a man in a hat and a young boy smiling at each other in a country landscapealr

The Only Son
(Hitori musuko)

Screening on Film
Directed by Ozu Yasujiro.
With Ryu Chishu, Iida Choko, Himori Shinichi.
Japan, 1936, 35mm, black & white, 82 min.
Japanese with English subtitles.
Print source: Janus Films

Ozu’s first talkie sublimates his early work’s broader themes of poverty and education into a refined portrait of a mother and her son. The narrative is told through several shifts forward in time: factory worker Otsune (Iida Choko) strikes son Ryosuke for asking to go to middle school; after a conversation with his teacher (Ryu Chishu), she tearfully decides to work hard for his education. When she visits Ryosuke (Himori Shinichi) in Tokyo thirteen years later, Otsune is appalled to find that he is a night-school teacher. Yet what upsets her the most is that Ryosuke wants to give up. The visit presents the mother and son with the challenge to separate the value of parental sacrifice from the child’s material success. Ozu admitted to have shot The Only Son like a silent film, apparent in the film’s reliance on simple shot-reverse-shots for conversations (nearly all of which take place while characters are seated or squatting), combined with a stationary camera position that allowed for a stationary microphone. The result, however, is an assured masterpiece, which accounts for why its elegant form so closely anticipates that of Ozu’s subsequent films.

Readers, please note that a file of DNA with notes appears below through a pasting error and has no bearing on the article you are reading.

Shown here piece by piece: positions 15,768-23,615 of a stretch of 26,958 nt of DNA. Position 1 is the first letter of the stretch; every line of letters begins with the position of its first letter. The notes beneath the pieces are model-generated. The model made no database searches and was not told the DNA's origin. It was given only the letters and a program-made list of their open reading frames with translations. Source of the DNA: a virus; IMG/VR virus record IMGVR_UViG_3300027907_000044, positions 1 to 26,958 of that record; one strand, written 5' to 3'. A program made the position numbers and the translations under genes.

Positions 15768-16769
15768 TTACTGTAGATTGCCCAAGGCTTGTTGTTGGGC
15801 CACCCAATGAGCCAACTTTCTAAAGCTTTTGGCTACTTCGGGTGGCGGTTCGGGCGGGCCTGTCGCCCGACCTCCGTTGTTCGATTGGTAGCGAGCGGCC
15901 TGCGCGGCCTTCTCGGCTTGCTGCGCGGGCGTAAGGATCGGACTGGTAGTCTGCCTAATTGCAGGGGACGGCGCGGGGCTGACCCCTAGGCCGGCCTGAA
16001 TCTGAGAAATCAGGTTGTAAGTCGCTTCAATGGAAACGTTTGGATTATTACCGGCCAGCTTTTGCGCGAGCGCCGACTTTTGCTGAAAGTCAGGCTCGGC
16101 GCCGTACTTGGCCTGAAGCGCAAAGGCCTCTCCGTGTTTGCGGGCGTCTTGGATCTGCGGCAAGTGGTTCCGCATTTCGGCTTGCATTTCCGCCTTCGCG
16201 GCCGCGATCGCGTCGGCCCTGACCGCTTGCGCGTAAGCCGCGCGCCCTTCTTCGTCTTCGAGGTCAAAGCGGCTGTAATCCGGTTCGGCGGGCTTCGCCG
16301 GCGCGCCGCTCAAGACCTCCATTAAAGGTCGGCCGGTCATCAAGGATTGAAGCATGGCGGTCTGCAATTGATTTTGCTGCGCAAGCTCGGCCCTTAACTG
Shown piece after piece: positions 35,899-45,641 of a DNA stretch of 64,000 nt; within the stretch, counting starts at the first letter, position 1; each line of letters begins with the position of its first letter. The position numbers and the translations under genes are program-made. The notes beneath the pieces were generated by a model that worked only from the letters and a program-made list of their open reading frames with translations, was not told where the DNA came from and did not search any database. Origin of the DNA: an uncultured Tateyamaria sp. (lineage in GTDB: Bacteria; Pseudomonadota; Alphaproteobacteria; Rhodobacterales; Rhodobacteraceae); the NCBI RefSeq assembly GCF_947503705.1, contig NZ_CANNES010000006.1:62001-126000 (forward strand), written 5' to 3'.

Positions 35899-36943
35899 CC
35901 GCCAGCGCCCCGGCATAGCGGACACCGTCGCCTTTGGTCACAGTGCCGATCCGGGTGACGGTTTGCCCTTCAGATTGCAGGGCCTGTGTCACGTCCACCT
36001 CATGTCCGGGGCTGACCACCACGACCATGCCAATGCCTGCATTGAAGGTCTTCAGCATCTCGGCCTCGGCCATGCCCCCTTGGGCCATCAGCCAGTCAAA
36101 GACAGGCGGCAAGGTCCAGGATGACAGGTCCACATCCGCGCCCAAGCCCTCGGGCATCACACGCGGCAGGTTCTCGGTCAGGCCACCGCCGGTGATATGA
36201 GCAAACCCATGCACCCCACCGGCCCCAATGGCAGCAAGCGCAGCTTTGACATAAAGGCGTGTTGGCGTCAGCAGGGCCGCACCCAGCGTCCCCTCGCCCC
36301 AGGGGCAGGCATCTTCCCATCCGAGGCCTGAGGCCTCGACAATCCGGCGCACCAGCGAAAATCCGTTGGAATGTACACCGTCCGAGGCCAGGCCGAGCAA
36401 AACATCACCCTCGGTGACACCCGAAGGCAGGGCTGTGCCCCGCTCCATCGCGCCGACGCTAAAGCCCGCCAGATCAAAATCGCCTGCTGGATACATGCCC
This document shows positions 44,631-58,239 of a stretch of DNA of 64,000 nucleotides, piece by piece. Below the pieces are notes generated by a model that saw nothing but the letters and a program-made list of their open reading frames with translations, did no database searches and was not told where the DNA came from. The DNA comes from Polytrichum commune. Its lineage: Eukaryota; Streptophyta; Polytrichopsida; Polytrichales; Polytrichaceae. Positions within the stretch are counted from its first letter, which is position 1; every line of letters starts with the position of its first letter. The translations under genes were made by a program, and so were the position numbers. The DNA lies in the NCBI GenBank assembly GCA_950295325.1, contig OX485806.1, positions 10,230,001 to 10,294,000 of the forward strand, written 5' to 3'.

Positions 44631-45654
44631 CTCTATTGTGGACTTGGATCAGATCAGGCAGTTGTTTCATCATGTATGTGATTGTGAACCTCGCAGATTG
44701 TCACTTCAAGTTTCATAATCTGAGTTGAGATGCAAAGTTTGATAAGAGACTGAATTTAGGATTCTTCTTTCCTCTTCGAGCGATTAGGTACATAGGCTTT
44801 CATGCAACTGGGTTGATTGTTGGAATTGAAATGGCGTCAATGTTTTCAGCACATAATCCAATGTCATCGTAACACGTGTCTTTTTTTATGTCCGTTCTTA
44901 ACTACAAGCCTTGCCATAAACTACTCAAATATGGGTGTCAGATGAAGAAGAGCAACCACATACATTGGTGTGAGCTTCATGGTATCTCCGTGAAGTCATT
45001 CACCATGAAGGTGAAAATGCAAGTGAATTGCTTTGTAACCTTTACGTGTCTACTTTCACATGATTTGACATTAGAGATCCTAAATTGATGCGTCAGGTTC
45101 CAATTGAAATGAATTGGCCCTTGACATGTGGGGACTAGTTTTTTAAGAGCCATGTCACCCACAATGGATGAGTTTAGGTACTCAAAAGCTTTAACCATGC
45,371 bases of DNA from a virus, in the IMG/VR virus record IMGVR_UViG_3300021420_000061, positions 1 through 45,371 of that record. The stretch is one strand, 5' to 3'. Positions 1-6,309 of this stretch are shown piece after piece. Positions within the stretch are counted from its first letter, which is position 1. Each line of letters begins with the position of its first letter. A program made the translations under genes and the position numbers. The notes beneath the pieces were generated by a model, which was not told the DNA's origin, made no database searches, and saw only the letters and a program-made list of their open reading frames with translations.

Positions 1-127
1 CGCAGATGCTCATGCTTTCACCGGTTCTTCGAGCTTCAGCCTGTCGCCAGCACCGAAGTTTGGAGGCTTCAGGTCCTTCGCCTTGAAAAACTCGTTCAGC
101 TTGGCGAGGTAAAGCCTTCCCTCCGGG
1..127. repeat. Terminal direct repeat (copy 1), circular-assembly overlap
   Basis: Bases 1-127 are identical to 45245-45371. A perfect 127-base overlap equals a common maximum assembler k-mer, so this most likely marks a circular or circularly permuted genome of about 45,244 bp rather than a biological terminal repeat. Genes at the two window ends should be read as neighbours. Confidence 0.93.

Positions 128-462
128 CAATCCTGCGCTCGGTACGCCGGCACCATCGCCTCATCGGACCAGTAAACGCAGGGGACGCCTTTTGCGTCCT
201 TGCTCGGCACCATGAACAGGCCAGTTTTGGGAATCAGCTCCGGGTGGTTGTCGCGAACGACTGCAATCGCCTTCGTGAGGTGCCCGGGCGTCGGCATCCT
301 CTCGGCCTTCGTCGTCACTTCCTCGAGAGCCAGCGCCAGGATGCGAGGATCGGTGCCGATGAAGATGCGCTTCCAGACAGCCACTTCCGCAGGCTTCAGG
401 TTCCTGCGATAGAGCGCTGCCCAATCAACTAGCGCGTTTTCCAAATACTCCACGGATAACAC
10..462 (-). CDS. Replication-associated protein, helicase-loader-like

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From the Harvard Film Archive Collection …